Three foundational templates for surfboard shaping were utilized by the Hawaiian islanders: the alaia, the paipo, and the olo. The type of surfboard shape was actually indicative of Hawaiian social structure; the alaia and paipo boards were used by the commoners, while the olo boards were reserved for the royal class. However, the primary distinction between each ancient Hawaiian surfboard shape is their length and weight; paipo boards ranged from 3–6 feet long, alaia boards ranged from 7 to 12 feet long, and olo boards measured up to 20 feet long.
The "Hollow Board" Era
The next technological change in the surfboard shaping industry came with the introduction of the “Hollow Board” by Hawaiian resident Tom Blake. In 1926, Blake acquired an ancient olo surfboard from Honolulu’s Bishop Museum; the board was originally 16 feet long and weighed 150 pounds. In an effort to replicate the structure of the olo board, Blake drilled holes in a redwood blank and sealed the top of with wood with sheets of veneer, effectively creating the first “hollow” surfboard. Blake’s innovative design drastically reduced the weight of the surfboard, and by 1930, the “Hollow Board” became the first mass-produced surfboard in the world.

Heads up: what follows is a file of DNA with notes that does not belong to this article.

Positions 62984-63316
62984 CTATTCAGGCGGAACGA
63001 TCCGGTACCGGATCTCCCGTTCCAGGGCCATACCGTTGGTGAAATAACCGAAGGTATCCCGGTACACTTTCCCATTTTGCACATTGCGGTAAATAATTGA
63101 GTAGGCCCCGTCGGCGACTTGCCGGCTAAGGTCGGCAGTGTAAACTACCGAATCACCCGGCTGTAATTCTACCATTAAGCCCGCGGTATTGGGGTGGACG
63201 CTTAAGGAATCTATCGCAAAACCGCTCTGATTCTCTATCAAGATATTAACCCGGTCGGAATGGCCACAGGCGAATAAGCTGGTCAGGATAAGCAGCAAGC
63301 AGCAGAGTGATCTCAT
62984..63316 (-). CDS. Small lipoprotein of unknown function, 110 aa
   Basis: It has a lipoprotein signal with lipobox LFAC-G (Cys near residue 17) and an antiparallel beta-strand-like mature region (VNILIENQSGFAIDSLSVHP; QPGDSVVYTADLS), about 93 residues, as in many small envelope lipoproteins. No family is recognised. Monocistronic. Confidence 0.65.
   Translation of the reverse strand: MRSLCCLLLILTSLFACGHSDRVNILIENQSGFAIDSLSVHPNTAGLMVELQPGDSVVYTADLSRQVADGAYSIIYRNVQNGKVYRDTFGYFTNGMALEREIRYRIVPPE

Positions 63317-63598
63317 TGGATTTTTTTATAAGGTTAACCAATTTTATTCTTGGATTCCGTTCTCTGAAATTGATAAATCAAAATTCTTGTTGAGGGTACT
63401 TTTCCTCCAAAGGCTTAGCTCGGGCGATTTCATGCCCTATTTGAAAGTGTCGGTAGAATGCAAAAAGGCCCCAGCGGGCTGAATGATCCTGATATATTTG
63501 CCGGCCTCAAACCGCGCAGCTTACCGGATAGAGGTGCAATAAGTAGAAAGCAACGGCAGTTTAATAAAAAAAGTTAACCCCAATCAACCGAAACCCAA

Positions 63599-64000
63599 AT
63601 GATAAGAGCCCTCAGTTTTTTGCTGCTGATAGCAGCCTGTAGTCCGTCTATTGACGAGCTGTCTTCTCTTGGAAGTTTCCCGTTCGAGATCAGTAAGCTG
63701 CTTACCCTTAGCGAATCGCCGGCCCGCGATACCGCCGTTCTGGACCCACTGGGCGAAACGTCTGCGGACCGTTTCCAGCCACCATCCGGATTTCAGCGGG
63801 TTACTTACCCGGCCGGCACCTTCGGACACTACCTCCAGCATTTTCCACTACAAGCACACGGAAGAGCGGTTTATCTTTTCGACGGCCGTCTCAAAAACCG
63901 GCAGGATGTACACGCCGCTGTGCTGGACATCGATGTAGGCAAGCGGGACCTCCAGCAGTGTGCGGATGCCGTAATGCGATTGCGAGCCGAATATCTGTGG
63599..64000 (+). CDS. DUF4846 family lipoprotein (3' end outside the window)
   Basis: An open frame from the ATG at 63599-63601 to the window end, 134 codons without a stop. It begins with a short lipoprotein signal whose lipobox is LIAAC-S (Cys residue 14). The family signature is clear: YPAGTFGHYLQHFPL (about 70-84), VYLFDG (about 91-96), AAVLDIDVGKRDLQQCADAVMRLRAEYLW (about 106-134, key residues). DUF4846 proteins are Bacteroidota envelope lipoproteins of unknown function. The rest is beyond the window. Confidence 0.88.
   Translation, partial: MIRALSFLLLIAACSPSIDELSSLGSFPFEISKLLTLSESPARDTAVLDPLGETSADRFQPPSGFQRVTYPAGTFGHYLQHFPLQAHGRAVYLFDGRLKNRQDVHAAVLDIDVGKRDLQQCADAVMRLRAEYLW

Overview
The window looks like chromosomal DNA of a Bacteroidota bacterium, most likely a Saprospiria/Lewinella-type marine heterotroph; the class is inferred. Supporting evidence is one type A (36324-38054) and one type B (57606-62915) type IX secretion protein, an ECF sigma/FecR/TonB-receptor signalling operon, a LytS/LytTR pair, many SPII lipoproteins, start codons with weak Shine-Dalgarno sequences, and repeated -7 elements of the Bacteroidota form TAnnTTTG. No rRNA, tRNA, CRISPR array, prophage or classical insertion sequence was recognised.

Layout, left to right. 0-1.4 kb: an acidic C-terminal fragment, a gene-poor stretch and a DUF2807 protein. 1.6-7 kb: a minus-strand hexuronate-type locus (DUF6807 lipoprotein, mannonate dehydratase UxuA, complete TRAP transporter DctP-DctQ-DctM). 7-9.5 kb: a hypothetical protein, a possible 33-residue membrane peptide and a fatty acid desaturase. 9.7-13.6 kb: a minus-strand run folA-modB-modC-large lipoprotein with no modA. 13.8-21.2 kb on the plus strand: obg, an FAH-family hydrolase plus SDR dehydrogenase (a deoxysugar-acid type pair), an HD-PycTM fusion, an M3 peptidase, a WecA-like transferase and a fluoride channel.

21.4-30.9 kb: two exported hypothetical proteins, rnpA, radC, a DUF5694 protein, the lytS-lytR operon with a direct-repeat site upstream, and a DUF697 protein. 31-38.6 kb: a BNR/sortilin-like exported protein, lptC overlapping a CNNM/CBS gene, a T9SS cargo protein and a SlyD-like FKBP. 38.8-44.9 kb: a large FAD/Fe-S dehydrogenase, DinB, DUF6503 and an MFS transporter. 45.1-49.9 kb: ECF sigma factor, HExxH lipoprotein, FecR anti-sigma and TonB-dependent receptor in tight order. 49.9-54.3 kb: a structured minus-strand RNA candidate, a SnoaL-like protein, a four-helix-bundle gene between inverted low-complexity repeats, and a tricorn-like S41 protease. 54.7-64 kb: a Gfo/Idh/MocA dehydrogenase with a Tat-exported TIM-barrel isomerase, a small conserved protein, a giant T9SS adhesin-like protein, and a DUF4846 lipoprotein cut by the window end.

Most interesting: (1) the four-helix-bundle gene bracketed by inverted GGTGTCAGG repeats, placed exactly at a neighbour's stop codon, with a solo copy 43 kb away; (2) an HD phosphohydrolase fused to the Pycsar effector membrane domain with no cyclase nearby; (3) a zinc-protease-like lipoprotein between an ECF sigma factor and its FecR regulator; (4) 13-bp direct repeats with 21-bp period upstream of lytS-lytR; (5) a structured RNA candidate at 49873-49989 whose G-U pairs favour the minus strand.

The "Balsa Era" and the Hot Curl Board
The advent of the 1930s marks the next technological revolutions in the history of the surfboard shaper. Balsa wood began to emerge as the most versatile base for the modernizing shaper; the balsa wood drastically reduced the weight of the surfboard, and allowed for surfers to move in the water with more speed and agility.
The addition of balsa wood subsequently led to the surfboard shaper’s move towards the “Hot Curl Design.” By shaving off parts of the tail and shaping the sides of the board, surfboard shapers were able to produce surfboards that allowed surfers to pull into the “curl” of a wave.